It's a competitive world out there. Everyone is trying to get ahead and make the most of that most precious commodity: time. We often find ourselves trying to make our lives more efficient, but there are times when our trite efficiency mottos get in our way. One of those mottos is the famous "time is money."
When you evaluate which activities take the most time for a family, yardwork is bound to come up. Yardwork is all-season work — mowing, edging, weeding, gardening, watering, raking, landscaping and shoveling snow off the walkways. Just as these tasks start to overwhelm you, a smiling teen in your neighborhood offers to mow your lawn or shovel your sidewalk each week for a mere $15. Who wouldn't see the economic logic behind taking his offer? If he can do all of your yardwork for $15, you save time and can (potentially) make more money over that time than the $15 you're paying out.
And that's the catch. It only seems to make sense at first. But in reality, you're missing the big picture. Here are the top three reasons why you should do your own yardwork.
1. Think time is money? Not on Saturday!
I'll explain this principle with a short statement:
You don't do yardwork when you're at work. Therefore, the idea that your time is "worth more" than doing yardwork while you're at home? False.
You aren't going to pick up some contract work on Saturday morning. Paying someone else during that time does not provide an opportunity to make more money. Don't spend money during that time if you aren't earning more money in its place!
2. If it's yours, own it
It's your yard. Take care of it.
Whether you have a massive estate of three manicured acres or 0.05 acres behind your townhome, enlist the help of the whole family in yardwork. Not only will you take better care of your property if you are the one maintaining it, but your kids will also develop a stronger sense of stewardship for your home. Much like teaching your toddler to pick up his Legos, getting your teenage daughter to rake leaves will teach her what it means to be responsible for property. When you pay someone else to tend your yard, you're showing your children quite the opposite.
3. Stay active. Stay together
Modern lifestyles are largely sedentary. We sit at work, our kids sit at school, and when we get home, we sit in front of some sort of screen. Getting up and taking care of your property is invigorating. You may actually have to bend or lift or squat! It's like that circuit training program your personal trainer neighbor has been trying to sell to you for over a year now. Aside from actually using your body to do something other than typing or clicking, you can use this as family time.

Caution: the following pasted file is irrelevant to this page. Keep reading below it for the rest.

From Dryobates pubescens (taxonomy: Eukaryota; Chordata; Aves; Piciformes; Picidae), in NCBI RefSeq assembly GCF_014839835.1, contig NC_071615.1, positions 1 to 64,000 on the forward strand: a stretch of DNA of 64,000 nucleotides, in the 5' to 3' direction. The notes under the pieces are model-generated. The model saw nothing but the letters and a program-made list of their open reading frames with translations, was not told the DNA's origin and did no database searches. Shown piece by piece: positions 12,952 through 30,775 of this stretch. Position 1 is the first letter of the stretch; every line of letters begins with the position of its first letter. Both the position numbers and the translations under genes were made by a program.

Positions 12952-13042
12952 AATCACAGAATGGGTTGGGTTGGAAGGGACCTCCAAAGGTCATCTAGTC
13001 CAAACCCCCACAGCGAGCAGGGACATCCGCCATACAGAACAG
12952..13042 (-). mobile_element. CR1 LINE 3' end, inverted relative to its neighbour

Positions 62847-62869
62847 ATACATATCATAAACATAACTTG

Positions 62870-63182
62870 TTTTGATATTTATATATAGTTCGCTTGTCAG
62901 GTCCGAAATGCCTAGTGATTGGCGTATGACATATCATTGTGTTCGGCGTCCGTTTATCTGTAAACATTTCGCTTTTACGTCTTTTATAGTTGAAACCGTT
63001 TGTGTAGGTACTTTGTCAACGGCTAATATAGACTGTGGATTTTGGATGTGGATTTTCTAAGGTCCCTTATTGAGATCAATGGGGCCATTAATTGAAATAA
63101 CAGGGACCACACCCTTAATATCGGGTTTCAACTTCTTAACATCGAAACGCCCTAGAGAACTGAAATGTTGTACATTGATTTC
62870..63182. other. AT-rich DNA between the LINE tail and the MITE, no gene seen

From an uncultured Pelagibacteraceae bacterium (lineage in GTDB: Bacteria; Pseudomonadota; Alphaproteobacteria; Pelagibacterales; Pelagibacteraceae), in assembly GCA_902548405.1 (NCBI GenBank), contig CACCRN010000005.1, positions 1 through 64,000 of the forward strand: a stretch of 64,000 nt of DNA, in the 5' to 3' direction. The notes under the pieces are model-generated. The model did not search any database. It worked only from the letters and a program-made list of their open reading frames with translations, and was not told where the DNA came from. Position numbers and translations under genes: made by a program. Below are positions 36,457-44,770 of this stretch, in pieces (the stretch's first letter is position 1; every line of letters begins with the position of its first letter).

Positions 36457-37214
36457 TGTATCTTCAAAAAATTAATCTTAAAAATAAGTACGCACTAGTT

I know. It sounds thrilling. But this is big picture thinking.
When I was little, we lived in a house that was uphill from street level. A section of the yard was covered in gravel — the ultimate breeding ground for weeds. Every few weeks, my dad would wake us up early on a Saturday and we would go out as a family, put on our gardening gloves and pull weeds for at least an hour. When we moaned and groaned, my parents smiled and said we were building character. We didn't believe a word they said (we knew they were breaking child labor laws).
But they were 100 percent right. We learned how to do hard work, and we learned it while our parents were working side by side with us. We saw how they handled difficult, mundane tasks. Sure, it wasn't going to the pool or catching a summer flick, but that family time taught us how to get through hard times with the people we love. Your children don't learn that from watching a team of landscapers sweep over your yard with giant machines for 15 minutes.
The next time someone says you should hire a landscaping crew for your yard (or even a maid service for your house), think twice about the offer. Don't waste your money. Develop a sense of ownership. Stay active. Stay together.